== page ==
We're deluged with much-needed rain here in Los Angeles, but Jen-Luc Piquant nonetheless managed to collect her usual collection of nifty physics stuff on the Web this week.
First, as a palate cleanser, check out this transfixing audiovisual dive into varieties of emergence – including swarm behavior, cell cooperation, all of which are way cool.
A detailed theoretical recipe for making time crystals has been unveiled by two groups.
Did LeBron James Flop? Here’s What Physics Says.
Strength of hair inspires new materials for body armor.
Galileo satellites experiencing multiple clock failures.
Why Hell Can't Freeze Over: Quantum Physics And Absolute Zero.
What Effects Of Quantum Physics Can We Observe In Our Daily Lives?
The science of that puke-filled, space-themed date on The Bachelor.
Ultrafast Camera Captures 'Sonic Booms' of Light for First Time.
The battle over the Thirty Meter Telescope, and what leaving the Big Island behind would actually mean.
The $2 billion plan to steal a rock from Mars. NASA is now building the rover that it hopes will bring back signs of life on the red planet. Best quote: JPL's Adam Steltzner saying “we’re just going to engineer this shit.”
NASA has a plan to protect us from asteroids, but lacks the funding to put it into action.
Breaking Limits in Science & Life: woman astronomer’s 20-year quest to find 100 Earth-like planets is within reach.
Physics Explains How (But Not Why) Humans Can Throw Washing Machines.
Matter/antimatter mystery remains unsolved, per BASE experiment at CERN.
Squeezing Through A Loophole In The Laws Of Physics To Cool A Drum. Per Chad Orzel at Forbes: "Quantum uncertainty isn't an absolute prohibition on knowing a particular quantity, but a limit on how well you can know two things at once. You can gain knowledge about some property you care about by trading away knowledge about something you're not interested in, and physicists at the National Institute of Standards and Technology have used this to cool a microscopic "drum" to unprecedentedly low temperatures." [Image: Teufel/NIST]
Why Are Four GPS Satellites Required To Locate Someone's Position?
Gravity Waves Might Be Lighting Up Venus’ Atmosphere.
Science and Culture: Searching for shared inspiration, artists head to the world’s largest science experiment: the Large Hadron Collider.
The Islamic View of the Multiverse: Muslim cosmologists find a guide to their scientific model-building.
Great Technical Innovations That Came From the World of Formula 1 Racing.
Sustaining High-Tech Economy Using Inspiration from Nature: "materials are produced, consumed, decomposed, reused." Related: New nanopowder made from Recycled eggshells can be used for next-gen data storage.
The Value of Basic Research. Analysts try to find the ROI of priceless scientific research.
“Just because something happens doesn’t mean it was inevitable, or even likely.” Duncan Watts on randomness and election polling predictions. It's in response to Nate Silver's thoughtful post-election polling post-mortem at FIveThirtyEight: What reporters--and lots of data geeks too--missed about the election, and what they're still getting wrong.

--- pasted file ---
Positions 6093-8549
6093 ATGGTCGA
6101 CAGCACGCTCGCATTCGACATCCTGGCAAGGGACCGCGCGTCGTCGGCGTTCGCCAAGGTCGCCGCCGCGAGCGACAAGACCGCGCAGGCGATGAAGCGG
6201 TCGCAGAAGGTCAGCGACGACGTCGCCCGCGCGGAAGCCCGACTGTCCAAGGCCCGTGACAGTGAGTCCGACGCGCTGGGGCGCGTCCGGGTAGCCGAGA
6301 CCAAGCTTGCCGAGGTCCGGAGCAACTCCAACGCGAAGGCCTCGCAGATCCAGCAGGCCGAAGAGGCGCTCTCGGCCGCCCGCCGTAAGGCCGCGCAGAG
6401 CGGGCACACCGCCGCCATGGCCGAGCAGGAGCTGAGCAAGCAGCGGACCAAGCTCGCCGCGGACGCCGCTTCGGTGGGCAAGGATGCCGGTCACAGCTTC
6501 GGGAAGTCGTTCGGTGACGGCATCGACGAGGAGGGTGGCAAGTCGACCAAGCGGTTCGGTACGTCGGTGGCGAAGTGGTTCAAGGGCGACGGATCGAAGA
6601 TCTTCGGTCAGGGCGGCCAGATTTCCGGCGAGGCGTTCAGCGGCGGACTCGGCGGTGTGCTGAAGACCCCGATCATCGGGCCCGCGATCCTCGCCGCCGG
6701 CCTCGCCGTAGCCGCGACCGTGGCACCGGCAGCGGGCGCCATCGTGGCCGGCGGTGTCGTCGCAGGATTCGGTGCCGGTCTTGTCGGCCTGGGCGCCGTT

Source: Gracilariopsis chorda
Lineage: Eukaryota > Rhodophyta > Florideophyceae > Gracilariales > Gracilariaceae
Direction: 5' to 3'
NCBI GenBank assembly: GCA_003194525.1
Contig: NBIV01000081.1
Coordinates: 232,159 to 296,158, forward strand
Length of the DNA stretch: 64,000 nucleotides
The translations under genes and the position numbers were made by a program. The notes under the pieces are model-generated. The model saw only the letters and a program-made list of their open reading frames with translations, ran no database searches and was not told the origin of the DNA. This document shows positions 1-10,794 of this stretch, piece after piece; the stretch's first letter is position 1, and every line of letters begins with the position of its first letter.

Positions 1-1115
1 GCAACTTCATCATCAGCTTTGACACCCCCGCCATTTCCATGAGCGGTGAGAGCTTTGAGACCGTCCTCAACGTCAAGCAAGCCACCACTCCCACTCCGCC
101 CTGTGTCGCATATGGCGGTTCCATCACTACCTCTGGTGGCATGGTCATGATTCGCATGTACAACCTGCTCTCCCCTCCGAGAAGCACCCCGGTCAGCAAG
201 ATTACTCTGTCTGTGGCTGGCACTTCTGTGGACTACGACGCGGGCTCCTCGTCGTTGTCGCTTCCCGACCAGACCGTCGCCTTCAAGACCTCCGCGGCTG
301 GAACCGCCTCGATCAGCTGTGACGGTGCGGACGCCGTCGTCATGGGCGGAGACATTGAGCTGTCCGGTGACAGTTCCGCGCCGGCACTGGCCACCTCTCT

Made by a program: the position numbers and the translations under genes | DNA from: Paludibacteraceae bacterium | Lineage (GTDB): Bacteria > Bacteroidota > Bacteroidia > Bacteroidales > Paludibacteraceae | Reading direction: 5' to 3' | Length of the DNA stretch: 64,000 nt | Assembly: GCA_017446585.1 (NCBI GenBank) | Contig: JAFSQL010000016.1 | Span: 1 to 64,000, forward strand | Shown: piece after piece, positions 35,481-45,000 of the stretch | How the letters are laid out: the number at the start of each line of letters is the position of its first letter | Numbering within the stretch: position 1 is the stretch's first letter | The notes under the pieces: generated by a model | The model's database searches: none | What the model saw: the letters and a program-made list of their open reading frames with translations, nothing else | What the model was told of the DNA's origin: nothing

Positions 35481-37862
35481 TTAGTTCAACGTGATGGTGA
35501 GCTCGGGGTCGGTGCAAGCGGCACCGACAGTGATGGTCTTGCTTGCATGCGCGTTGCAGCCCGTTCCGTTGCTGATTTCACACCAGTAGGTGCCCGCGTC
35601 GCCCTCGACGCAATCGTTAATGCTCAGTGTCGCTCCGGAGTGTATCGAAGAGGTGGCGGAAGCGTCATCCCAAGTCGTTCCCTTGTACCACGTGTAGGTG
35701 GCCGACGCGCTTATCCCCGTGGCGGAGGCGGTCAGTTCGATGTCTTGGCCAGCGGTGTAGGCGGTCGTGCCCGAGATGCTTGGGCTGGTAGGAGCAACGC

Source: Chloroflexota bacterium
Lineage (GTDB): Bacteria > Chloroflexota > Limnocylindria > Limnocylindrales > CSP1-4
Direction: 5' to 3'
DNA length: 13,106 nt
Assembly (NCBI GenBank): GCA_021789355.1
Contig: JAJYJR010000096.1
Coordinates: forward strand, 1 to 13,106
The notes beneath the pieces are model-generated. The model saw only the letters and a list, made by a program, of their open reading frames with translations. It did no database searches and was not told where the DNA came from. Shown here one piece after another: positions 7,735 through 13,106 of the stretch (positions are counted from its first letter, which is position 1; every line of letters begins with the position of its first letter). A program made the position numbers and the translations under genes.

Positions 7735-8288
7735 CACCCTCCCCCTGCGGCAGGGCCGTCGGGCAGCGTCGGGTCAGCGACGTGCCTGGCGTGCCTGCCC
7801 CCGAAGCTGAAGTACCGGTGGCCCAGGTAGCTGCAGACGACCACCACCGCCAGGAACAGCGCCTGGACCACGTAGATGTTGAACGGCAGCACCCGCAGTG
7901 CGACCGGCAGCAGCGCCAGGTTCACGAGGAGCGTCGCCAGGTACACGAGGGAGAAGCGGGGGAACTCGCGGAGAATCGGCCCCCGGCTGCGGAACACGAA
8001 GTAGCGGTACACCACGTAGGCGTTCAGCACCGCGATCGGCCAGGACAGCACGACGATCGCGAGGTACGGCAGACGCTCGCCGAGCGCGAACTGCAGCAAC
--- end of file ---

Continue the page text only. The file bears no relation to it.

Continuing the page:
Yes, science is political. "An incoming president who clearly picks and chooses facts to suit his own version of the world changes the relationship between science and culture, in potentially destructive ways." Counterpoint: Climate Science Isn't Political, Lying About It Is.
Over Two Decades of Charting the Various Movements of Snails by Photographer Daniel Ranalli. “The best pieces depend on a certain degree of randomness for their success,” said Ranalli. “I tend to think of the snail pieces as a metaphor for the order we establish in our lives, and how the element of chance enters in to affect the result—regardless of how much we attempt to structure it.” [Image: Daniel Ranalli]
NASA used a supercomputer to simulate how air flows around a drone to learn more about how drones fly.
Stephen Hawking says he has a way to escape from a black hole.
Neil deGrasse Tyson Takes On a Science Skeptic. And it is a thing of beauty:
AL: Black holes don’t make a lot of sense right now.
NDT: The universe is under no obligation to make sense to you.
AL: It has a duty to make sense to you.
NDT: It doesn’t give a rat’s ass how your five cents interact with this world.
How Emma Converse popularized astronomy—a century before Sagan, a brilliant woman became the poet laureate of space.
The Pioneering Female Sci-Fi Writer Whose Identity Was Kept Secret for 50 Years.
The Many Forms and Meanings of the Scientific Image. Seeing Science from the University of Maryland, Baltimore County, is a yearlong online project that explores photography’s role in defining, promoting, and furthering science.
Bend your mind with some of Einstein's most famous thought experiments.
How Do "Skinny" Mirrors Work? All it takes is a slight curve in the glass.
Wear a nanoscale archive of all the world’s languages on a necklace.
Check Out the Homemade Planetarium Built By A Very Committed Dude in Wisconsin.
Go inside Doctor Strange's mind-bending fight scene. Writer-director Scott Derrickson: "The idea became, 'What would a chase scene be like inside an M.C. Escher world?' Not just to present it as an exterior canvas, but to actually be inside of it, in motion."
Scientists shot footage of exploding citrus oils accelerating 1,000 times faster than a space rocket.
How long would it take a pay-it-forward chain to reach 7.4 billion people?
4K Slow Motion: Visualizing Combustion with a See Through Engine and Phantom Camera.